Friday, September 30, 2011

Drunkard's Path Block Tutorial

While it's not the usual order to start a quilt-along with the block tutorial before the fabric requirements and other design info, since Kristie and I are each using a different block construction approach, we thought it made sense to show you the choices before you committed to one way or the other by buying fabric.  I also know that some folks are intimidated by sewing curves so I wanted to be sure that you had a chance to try it out and see that it isn't that hard!

Kristie is using the Go! Baby cutter to cut her drunkard's path pieces, and I am using templates that I designed.  The technique with my templates is actually pretty similar to how I made my wonky drunkard's path blocks - you don't have to worry as much about cutting and sewing the pieces perfectly exactly, and then you trim them to the correct size.  If you'd like to use another approach such as more precise templates, wonky blocks, or anything else, you are free to go for that too!

I am also psyched that the templates I made use 5" squares - that's right, this means you can easily use charm squares and avoid a whole bunch of fabric cutting if you want!  Maybe you have some charms you have been looking to put to use?  You can also cut your own 5" squares for some or all of the blocks, of course.

Download the template HERE - I suggest saving it to your computer, then when you print be sure to set page scaling to none.  There is a 1" box on there for you to check the scale - make sure it measures 1" and you are good to go.  I'll go into this more in a later post, but if you are making a design where you will have equal numbers of the inner and outer curve pieces from each pattern, you will only need to use the inner curve template piece - just ignore the outer curve template piece.  (This is what I did for my central park drunkard's path).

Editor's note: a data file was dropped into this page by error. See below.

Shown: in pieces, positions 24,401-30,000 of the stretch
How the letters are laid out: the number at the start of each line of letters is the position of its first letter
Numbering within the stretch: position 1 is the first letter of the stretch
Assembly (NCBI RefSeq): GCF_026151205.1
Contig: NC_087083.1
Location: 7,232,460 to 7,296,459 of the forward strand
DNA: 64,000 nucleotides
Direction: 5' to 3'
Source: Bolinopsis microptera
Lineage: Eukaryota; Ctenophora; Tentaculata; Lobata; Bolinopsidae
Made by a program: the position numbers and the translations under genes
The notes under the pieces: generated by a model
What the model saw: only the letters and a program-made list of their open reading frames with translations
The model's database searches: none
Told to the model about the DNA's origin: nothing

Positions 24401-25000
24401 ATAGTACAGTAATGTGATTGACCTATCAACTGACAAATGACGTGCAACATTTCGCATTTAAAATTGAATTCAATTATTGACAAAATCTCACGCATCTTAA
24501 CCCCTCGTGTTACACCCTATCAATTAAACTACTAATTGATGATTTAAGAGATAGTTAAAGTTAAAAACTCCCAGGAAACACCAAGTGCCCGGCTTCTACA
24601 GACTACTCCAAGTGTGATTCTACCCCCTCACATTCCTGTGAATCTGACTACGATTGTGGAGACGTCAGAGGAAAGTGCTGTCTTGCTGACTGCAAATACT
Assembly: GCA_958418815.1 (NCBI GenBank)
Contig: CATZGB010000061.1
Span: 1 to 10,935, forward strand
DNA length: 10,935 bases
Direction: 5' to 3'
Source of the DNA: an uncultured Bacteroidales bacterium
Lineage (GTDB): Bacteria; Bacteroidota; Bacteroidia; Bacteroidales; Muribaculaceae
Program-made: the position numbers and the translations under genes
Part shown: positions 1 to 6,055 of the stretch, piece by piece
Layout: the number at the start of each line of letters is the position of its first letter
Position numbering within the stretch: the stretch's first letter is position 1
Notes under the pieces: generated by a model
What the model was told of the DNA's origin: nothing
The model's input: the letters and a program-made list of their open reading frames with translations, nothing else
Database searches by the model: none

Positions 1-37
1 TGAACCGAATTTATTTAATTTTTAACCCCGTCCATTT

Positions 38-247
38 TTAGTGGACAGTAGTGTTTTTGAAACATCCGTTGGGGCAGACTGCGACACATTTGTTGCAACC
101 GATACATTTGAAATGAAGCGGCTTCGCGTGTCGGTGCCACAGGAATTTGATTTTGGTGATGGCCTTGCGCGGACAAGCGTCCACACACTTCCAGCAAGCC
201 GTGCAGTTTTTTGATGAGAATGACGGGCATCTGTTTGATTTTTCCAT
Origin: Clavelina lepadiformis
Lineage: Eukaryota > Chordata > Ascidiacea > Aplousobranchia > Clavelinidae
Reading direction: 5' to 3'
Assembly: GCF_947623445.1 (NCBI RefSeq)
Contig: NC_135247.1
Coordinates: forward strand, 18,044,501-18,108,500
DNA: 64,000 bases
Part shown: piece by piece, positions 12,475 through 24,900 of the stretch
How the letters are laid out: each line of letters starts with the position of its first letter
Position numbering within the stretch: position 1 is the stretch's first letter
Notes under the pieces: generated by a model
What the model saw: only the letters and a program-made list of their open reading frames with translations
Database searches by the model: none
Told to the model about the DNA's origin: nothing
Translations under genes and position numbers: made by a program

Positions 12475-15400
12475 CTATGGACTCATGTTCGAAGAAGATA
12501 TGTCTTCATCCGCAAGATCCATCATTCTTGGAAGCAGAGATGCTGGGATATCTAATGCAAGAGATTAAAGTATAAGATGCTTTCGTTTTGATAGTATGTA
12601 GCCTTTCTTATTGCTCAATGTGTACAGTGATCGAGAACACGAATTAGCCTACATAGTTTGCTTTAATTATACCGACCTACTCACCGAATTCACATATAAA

Here's how to make the blocks:

Drunkards Path 1

Start with 2 contrasting 5" fabric squares.  Put the inner curve template piece down on the squares, with the corners aligned.

Drunkard's Path 2

Cut around the curve of the template.  Note: when I made my quilt, I cut the first using the template and then used one of the cut out inner curve fabric pieces as the guide to cut the rest.  You can also mark with a fabric pen and cut along the line, or you can use a rotary cutter (and possibly use template plastic to make the template more durable).  I found that I could cut 4-5 pieces of fabric at once and so it went pretty quickly!

Drunkard's Path 3

After you have cut the inner curve piece, trim the 3/8" off the ends of the outer curve pieces as shown above (I usually just eyeballed it and used my scissors, but you could measure and/or use a rotary cutter if you prefer).

Drunkard's Path 4

Put the inner curve piece facing up with the corner facing to the upper left, and then place the outer curve piece facing down on top, with the corner facing to the lower left, as shown above.  Align pieces so that your needle is 1/4" in from the curved edge.

Drunkard's Path 5

You can basically sew straight for the first 1/4"-1/2", until the pieces start to curve away from each other.

Drunkard's Path 6

After the first bit, you will need to pull the top (outer curve) piece to the left so that it stays lined up on top of the lower (inner curve) piece as you sew around the edge.  I just pull the top piece into place gently, and don't pull the bottom piece at all - the goal is the keep the edges lined up and avoid any puckers in your seam, without stretching the fabric too much.  Continue sewing with a 1/4" seam, adjusting as you go - it doesn't take too long once you get into the hang of it.

Drunkard's Path 7

As you get towards the end, continue to pull the pieces into place so the edges are aligned - you should basically be able to sew straight for the last little bit too.

Drunkard's Path 8

This is what it should look like after you sew the seam.

Drunkard's Path 9

Press the seam flat in whichever direction you feel like.  If you wanted to you could clip the curve inside the seam allowance before you press but I didn't have any problems getting it to lay flat without clipping and it seems like it will be more durable if you don't clip it.